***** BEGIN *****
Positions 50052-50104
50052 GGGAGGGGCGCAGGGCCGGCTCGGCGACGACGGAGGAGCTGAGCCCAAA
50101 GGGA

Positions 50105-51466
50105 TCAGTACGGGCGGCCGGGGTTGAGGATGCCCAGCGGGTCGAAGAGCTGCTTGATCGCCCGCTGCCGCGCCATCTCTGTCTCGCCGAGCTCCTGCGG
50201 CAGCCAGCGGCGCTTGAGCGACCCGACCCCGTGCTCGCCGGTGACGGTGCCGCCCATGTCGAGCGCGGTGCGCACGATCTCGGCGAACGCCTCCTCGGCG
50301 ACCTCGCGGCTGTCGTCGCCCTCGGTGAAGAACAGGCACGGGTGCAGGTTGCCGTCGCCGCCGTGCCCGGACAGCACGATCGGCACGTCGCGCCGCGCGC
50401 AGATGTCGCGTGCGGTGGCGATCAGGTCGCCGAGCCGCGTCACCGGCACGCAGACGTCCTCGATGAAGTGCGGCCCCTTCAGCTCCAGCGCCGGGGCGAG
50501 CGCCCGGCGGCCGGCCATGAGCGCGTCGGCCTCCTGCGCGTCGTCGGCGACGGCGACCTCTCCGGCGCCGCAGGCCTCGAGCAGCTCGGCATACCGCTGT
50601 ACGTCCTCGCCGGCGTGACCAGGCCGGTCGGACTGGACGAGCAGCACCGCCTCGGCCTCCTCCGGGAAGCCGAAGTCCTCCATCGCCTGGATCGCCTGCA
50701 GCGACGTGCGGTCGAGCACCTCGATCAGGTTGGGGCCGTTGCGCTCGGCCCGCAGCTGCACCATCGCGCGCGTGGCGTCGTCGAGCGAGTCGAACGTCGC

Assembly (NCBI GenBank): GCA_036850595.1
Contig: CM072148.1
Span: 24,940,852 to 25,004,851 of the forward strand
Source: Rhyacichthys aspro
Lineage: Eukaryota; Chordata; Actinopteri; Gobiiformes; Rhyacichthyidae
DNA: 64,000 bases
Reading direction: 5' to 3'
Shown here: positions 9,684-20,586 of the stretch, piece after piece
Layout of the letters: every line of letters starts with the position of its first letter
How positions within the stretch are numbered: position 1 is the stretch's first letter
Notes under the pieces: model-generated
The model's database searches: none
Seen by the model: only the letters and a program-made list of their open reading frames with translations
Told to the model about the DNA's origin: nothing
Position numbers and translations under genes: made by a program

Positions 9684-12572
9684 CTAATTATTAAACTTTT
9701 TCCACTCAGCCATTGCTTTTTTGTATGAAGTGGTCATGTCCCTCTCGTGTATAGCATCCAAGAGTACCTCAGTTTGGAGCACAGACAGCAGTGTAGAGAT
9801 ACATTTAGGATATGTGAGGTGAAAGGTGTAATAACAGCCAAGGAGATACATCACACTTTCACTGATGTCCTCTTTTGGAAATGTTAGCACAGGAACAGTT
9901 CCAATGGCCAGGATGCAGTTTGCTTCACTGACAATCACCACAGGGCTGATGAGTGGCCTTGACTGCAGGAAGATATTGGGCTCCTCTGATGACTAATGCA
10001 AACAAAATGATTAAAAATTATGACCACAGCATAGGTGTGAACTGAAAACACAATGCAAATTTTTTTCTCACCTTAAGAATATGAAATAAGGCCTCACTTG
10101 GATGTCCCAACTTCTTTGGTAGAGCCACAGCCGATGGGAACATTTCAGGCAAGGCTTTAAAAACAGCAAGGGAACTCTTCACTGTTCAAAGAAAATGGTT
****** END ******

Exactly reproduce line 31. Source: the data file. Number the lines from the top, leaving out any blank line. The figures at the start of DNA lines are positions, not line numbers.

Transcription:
9901 CCAATGGCCAGGATGCAGTTTGCTTCACTGACAATCACCACAGGGCTGATGAGTGGCCTTGACTGCAGGAAGATATTGGGCTCCTCTGATGACTAATGCA